Scout Association says sorry over historical abuse of children

More than 50 people have instructed lawyers about historical abuse claims

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The Independent Online

The Scout Association has said it is “deeply sorry” over the abuse of children during their time in the movement.

The association said 36 civil lawsuits relating to historic cases of child abuse had been brought against it since October 2012, resulting in compensation payments totalling about £500,000.

“We apologise to all those who have been abused during their time in Scouting,” it said in a statement on Wednesday.

“The safety and support of young people in Scouting is our number one priority. Any abuse of young people is abhorrent and we are deeply sorry for anybody hurt by the actions of abusers. We strive to ensure these abuses do not take place.

“To our great regret, some individuals who seek to abuse young people have used their positions to violate the founding principles of Scouting and have breached our stringent processes.  Subsequently, this small minority have abused a young person or persons.”

The statement was issued in response to a report on BBC News which claimed more than 50 people had instructed lawyers about historical abuse claims against Association following the scandal involving Jimmy Savile.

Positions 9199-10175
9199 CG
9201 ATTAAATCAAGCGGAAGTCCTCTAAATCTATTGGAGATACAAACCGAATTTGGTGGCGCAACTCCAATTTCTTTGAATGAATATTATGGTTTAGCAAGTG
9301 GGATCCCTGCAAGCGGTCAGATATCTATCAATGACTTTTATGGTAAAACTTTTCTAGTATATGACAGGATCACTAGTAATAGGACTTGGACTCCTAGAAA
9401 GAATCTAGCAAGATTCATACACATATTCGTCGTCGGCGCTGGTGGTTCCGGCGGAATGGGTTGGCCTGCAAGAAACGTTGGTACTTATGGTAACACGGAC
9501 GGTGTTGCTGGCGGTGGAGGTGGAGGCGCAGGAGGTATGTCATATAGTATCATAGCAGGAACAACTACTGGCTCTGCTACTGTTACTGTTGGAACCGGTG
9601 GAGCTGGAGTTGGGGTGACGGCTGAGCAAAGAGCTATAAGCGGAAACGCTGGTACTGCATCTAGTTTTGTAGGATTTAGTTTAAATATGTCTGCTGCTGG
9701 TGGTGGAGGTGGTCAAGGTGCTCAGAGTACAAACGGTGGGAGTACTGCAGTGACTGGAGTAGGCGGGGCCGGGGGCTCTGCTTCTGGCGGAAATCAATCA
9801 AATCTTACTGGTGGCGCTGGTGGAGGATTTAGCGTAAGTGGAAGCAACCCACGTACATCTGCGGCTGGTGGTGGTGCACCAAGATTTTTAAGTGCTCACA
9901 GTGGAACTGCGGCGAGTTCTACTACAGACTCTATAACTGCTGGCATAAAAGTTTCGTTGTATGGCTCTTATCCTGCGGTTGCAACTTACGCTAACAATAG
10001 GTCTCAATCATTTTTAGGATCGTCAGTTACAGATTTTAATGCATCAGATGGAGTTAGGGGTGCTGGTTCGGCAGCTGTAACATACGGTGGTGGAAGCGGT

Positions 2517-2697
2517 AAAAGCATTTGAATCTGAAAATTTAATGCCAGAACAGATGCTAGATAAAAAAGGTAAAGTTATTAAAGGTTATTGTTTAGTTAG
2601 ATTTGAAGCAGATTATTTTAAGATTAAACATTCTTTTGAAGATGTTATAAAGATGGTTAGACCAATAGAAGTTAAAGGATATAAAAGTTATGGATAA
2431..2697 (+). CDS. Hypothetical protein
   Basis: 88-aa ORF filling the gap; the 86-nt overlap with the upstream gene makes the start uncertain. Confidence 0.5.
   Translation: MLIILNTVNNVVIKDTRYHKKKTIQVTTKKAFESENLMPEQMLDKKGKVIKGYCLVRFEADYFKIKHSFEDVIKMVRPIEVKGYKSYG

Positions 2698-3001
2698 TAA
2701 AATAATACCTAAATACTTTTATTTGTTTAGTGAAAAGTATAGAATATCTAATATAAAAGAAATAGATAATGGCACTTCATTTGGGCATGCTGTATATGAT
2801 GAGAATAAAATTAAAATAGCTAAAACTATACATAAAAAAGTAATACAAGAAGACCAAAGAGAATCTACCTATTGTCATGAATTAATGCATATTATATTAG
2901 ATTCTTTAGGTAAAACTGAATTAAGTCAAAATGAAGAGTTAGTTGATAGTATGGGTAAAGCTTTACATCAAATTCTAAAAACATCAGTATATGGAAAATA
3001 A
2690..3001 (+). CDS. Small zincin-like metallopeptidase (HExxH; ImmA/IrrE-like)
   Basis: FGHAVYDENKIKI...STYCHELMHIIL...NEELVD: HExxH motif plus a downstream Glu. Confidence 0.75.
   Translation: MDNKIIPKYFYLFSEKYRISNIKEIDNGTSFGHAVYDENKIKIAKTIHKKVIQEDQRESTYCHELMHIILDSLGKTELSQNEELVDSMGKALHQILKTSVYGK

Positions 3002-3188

Lawyers involved in the cases told the BBC that the association and individual scoutmasters had already paid a total of £897,000 in damages.

The association’s statement said the report was “factually incorrect”.

However it said there had been an increase in reported historic cases since the Savile affair broke, noting there had been a total of 48 civil actions relating to child abuse taken out against the association since it was founded in 1907.

David McClenaghan, a lawyer who represents child sex abuse claimants, told BBC News that the number of children who had been abused in the Scouts was far higher than 50.

“I know from my own experience from seeing police files on investigations into sexual abuse within the Scout Association that many of those people who have been victims of abuse choose not to bring compensation claims forward," he said.

“It's only a very small fraction of people that go on to bring a case against the Scout Association. In terms of figures, 50 is absolutely the tip of the iceberg and the reality is that there are many, many more people who have suffered abuse in the Scout Association.”

One alleged victim, who the BBC said was paid £45,000 compensation in 2011, said he was abused by a scoutmaster in the 1980s.

“I was sickened and disgusted by it. I wanted it to stop but I couldn't make it stop,” he said.

“I had no-one I could speak to and I didn't know what to say. Perhaps he was clever in choosing people who he knew wouldn't be in a position to talk about it.”

The police investigated his case but the scoutmaster killed himself before his trial began.